Sitting in traffic the other day, I tuned off my Peter Frampton Spotify channel and started to listen to New York area local AM radio. The president of a mortgage business came on in an advertisement. He ended his pitch with the tag line “I promise you the best service humanly possible”.

This caught my attention. At one time I would have viewed this as a very positive statement. But is this still the case?

Consumers consistently cite the “indifference of one person” as a key reason they leave a supplier relationship. (Source: TARP).

The contact center industry has long counted on non-human software applications to attempt to emulate human interaction. This could be as simple as “if-then” routing schemes to sophisticated avatars which emulate human engagement (just “Ask Jenn” at Alaska Airlines – http://www.alaskaair.com/content/about-us/site-info/ask-jenn.aspx)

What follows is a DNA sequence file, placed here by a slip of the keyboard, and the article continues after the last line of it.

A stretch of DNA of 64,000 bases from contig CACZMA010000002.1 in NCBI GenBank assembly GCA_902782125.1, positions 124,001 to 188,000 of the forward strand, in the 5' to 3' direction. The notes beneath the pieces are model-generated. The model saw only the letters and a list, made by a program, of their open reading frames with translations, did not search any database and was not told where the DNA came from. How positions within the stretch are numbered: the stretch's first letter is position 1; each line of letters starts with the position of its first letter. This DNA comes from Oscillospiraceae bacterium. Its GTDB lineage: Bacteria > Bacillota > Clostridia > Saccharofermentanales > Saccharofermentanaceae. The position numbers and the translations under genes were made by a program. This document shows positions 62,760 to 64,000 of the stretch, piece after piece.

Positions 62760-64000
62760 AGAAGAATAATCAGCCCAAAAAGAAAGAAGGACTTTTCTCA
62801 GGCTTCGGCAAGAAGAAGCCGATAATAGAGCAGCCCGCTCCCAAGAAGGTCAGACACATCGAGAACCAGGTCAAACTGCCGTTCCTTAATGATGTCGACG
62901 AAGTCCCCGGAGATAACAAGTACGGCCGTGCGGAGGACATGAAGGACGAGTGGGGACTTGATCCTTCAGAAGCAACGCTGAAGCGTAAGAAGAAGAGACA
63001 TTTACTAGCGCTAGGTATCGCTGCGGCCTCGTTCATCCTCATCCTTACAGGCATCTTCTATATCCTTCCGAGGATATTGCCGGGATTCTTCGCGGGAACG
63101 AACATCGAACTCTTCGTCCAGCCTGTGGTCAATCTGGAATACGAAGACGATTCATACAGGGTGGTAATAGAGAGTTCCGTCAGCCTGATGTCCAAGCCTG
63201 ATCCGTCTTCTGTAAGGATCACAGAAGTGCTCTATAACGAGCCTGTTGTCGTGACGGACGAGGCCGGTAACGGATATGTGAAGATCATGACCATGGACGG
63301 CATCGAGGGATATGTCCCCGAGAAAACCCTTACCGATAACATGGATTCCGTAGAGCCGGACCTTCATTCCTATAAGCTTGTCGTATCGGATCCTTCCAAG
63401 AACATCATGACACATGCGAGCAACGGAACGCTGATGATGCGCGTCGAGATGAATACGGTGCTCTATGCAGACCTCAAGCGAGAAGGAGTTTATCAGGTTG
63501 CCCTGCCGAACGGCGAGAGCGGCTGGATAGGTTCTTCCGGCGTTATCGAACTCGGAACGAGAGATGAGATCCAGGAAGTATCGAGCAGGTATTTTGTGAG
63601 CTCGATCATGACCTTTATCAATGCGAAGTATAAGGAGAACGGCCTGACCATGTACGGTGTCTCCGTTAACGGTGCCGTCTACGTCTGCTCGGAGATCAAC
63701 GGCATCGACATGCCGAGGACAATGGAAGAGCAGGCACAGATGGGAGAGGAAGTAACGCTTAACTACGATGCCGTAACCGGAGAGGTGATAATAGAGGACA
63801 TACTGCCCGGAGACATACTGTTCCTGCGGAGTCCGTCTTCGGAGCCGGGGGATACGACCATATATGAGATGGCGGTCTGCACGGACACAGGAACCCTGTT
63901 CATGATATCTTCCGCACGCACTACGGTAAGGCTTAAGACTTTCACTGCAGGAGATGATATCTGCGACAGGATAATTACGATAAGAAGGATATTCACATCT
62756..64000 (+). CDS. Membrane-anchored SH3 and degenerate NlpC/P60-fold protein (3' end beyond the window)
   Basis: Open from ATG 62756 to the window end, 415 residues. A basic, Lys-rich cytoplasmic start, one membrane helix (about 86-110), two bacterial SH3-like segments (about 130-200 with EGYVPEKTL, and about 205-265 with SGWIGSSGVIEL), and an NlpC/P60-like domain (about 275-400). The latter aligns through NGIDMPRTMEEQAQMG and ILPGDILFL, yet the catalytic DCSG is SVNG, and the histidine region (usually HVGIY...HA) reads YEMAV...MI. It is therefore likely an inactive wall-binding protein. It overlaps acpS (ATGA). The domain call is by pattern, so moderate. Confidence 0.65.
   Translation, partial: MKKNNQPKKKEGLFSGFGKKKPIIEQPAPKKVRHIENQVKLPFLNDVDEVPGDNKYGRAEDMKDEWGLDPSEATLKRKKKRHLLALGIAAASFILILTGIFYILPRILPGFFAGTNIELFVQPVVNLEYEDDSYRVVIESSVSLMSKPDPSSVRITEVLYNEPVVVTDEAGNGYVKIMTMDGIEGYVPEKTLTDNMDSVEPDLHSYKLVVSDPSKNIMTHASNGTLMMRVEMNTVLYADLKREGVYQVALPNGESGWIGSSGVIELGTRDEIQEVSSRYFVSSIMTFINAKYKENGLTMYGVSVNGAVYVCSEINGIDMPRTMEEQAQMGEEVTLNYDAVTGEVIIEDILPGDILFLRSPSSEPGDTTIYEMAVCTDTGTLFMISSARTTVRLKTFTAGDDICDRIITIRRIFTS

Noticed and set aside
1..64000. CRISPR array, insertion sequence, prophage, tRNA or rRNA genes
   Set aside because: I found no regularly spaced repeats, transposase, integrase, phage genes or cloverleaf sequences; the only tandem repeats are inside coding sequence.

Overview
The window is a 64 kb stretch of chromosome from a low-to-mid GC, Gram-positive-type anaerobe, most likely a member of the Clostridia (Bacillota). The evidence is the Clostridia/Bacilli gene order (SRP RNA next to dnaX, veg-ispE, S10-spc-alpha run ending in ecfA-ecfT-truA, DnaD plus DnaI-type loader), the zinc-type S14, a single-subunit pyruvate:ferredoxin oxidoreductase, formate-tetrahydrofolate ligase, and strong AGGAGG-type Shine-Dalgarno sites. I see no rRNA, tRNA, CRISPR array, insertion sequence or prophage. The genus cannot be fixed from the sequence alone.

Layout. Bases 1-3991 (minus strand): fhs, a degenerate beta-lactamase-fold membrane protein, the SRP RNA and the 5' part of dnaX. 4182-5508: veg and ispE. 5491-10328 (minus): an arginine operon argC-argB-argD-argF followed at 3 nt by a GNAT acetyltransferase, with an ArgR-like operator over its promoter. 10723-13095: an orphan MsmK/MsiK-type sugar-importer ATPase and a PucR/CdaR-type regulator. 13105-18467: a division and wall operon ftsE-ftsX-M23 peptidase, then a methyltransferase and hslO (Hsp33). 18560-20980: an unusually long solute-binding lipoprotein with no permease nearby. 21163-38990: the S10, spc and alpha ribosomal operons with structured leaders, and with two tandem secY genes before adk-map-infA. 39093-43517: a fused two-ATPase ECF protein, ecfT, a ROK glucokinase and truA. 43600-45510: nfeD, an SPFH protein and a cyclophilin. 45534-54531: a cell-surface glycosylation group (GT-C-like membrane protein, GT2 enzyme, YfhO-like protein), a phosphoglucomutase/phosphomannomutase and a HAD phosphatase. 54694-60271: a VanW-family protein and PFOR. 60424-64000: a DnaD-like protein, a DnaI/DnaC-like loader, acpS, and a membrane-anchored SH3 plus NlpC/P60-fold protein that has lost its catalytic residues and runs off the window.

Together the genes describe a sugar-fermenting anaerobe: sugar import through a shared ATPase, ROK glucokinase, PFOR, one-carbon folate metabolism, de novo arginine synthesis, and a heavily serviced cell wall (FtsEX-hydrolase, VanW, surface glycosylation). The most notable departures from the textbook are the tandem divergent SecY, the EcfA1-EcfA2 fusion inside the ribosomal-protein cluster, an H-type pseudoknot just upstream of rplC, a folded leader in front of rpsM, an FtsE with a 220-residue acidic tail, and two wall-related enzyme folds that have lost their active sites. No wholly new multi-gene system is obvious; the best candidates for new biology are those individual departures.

Customer experience becomes an interesting proposition when we introduce the “Internet of Things”. This will involve connecting upward of 8 billion devices that become new potential points of service.

Perhaps the “best service possible” in the future will comprise less human involvement, as “things” replace “humans”. By knitting together these “things” with smart algorithms, service can become far more predictive than reactive.

We’re seeing the beginning of this trend now. Most human interaction into contact centers come after all other forms of service have been exhausted.

“The Best Service Possible Based on the Combined Capabilities of Our Software and Things You Bought From Us, and as a Last Resort, Our Human Staff”.  A mouthful, but perhaps coming to an interaction near you soon!

What do you think?


Zack Taylor


Cisco Global Collaboration